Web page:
The Roundup -

RED Urges Your Support of Local Irrigation


Ever wonder, after the fact: “How could this have happened? Why didn’t we know about this issue?”

Richland Economic Development Corp has been asking this question a lot lately. The safe passage of the endangered species, the pallid sturgeon, around the Intake Diversion structure has been front and center for us. I personally thought that once the modifications to the headworks by adding the fish screens to prevent the small “fingerlings” from entering into the canal system was accomplished, that an alternative for fish passage would be remedied just as quickly. This is not the case.

The final decision regarding the alternative chosen to accomplish fish passage has not yet been made.

The state and federal agencies that make this decision are hosting two public meetings in our area to actively analyze the level of public support as well as opposition. One in Glendive, on Wed, April 23, at the Dawson County High School, at 6:00 PM, and the second one in Sidney, on Thurs, April 24, at the Sidney High School, at 6:00 PM.

Over 100 alternatives for fish passage have been considered by the Bureau of Reclamation, US & MT Fish Wildlife and Parks, and the Corp of Engineers. The Lower Yellowstone Irrigation Project, MT Fish Wildlife and Parks, Corp of Engineers, and the Bureau of Reclamation engineers and biologists have carefully evaluated, tested, and are considering one alternative as the modification to the existing weir in addition to a fish bypass. The proposed concrete weir would be as fish passable as possible, thus providing two options for fish passage. The fish bypass would be placed in a location that would be minimally damaged by erosion and flood events such as the 150 year flood event we had in 2011, and the 100 year ice flood event we had last month in March 2014.

So what’s the urgency for action now? The US Corp of Engineers has allocated federal money for this project that is only guaranteed through Fiscal Year 2014. If that funding isn’t used at Intake, those dollars will probably be spent on other projects, and the Intake Fish Passage Project will revert back to the Bureau of Reclamation. From then on, local irrigators may be financially responsible to achieve fish passage, or suffer the loss of their irrigation water and the stability it brings to our economy.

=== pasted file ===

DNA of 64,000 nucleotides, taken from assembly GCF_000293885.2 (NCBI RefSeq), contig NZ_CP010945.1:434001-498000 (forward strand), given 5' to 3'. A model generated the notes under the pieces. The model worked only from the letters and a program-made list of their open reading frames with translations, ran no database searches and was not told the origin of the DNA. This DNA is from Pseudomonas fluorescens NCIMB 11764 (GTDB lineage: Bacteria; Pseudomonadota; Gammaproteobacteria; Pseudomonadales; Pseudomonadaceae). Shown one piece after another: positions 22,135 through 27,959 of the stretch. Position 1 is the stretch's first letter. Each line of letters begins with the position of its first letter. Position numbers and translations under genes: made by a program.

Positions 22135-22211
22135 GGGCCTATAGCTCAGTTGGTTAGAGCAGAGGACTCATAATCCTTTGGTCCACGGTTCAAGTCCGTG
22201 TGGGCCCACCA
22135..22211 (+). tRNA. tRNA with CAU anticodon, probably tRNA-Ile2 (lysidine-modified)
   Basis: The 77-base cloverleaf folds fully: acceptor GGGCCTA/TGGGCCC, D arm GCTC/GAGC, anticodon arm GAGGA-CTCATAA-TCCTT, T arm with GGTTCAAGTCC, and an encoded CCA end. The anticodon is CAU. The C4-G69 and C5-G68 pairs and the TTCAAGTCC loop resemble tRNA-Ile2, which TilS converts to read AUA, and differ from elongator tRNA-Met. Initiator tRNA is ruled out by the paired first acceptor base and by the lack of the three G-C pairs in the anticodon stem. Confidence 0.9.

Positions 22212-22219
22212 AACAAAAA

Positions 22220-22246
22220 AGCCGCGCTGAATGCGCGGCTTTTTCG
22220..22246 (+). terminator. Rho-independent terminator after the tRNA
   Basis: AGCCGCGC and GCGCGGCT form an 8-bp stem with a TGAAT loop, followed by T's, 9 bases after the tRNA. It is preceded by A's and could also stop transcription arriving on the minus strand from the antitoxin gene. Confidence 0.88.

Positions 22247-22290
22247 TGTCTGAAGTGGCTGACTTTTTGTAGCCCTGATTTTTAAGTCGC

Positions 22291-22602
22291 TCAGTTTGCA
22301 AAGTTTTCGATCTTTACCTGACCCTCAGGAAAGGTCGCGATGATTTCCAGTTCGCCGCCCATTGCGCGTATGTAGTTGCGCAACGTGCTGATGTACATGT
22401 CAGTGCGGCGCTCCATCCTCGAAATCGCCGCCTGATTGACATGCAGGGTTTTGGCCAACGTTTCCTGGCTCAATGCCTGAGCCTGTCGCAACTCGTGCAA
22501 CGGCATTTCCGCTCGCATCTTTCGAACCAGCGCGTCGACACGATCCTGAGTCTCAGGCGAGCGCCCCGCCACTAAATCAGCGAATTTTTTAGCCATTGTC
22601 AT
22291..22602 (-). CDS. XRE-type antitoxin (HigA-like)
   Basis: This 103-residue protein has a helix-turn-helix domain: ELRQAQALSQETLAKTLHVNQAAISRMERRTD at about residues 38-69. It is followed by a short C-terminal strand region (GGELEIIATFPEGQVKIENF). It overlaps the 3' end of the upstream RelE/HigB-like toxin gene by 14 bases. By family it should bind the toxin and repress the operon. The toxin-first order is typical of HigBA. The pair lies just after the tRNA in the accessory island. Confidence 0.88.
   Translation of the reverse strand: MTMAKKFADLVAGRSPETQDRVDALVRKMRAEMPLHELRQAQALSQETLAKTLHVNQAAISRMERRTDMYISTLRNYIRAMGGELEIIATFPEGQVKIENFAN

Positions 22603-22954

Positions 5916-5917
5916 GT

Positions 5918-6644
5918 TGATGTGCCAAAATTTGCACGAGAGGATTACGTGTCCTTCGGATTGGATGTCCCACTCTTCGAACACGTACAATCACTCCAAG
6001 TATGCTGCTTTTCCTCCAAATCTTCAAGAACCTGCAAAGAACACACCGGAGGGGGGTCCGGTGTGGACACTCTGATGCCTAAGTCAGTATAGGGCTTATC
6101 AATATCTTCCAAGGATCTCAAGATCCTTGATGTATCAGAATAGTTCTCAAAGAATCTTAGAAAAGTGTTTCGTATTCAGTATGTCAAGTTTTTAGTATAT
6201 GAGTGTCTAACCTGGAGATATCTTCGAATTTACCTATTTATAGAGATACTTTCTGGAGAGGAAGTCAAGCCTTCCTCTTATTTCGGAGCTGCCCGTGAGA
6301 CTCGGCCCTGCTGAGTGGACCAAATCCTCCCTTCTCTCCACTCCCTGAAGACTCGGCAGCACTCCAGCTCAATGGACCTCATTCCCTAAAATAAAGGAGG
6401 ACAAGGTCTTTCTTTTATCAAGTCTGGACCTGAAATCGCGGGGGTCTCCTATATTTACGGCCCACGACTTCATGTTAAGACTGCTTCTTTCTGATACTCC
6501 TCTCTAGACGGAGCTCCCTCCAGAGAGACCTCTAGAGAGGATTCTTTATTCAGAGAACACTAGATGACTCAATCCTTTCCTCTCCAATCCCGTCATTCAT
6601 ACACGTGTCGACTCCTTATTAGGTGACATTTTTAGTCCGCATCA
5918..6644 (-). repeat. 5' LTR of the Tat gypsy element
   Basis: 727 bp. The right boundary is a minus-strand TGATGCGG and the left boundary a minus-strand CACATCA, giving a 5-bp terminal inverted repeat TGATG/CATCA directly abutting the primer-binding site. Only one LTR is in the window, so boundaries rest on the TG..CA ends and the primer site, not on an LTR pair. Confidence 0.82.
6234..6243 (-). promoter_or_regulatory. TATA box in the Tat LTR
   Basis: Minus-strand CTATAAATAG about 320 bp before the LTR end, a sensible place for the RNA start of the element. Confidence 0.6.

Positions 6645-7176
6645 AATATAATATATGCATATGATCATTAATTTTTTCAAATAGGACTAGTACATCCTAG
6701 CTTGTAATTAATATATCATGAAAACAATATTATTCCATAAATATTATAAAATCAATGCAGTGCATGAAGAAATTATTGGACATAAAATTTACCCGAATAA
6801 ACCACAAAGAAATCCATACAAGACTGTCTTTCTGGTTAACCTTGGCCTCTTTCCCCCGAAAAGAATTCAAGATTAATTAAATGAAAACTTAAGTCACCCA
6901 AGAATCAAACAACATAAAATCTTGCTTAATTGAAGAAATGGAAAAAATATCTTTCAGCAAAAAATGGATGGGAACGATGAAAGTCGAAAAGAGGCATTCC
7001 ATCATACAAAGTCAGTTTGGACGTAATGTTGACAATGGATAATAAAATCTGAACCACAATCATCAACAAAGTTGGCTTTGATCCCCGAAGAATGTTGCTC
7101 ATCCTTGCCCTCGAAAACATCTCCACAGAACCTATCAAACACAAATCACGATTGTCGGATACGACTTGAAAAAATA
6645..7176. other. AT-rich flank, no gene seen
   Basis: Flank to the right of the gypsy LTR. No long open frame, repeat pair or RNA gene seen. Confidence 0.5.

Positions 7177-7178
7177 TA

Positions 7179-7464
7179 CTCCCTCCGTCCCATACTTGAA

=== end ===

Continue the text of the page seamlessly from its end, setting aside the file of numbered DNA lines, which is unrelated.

If you would participate at the upcoming public meetings, for the proposed agreement between irrigators, the Bureau of Reclamation, the Corp of Engineers, and the US & MT Fish Wildlife and Parks, the end result could protect the endangered species, improve accessibility for water enthusiasts, and continue to supply the reliable water to the irrigators of the LYIP system in Northeastern MT and Western ND. A win-win for all.

You have the ability right now to voice your opinion on this very important subject. Buses will be provided for those who would like a ride to the meeting in Glendive. Sidney Schools are providing 3 buses in addition to one from Fairview Schools. The buses will be loaded in Fairview between 4 PM and 4:15 PM and Sidney between 4:30 PM-5:00 PM,

Wednesday, April 23rd, in the oval in front of Sidney High School, while parking is available in the North Parking Lot. The buses will depart promptly at 5:00 PM from Sidney to reach the Glendive High School Cafeteria by 6:00 PM.

Thus the role of Richland Economic Development Corp. is to bring this situation to the forefront of peoples’ minds. We can all work together to choose the most effective fish passage alternative to: successfully preserve our endangered species, our rivers, and our agricultural economies for many generations to come.

Please attend one or both of the public meetings to have your voiced weighed in on an alternative chosen for the Intake Diversion system.


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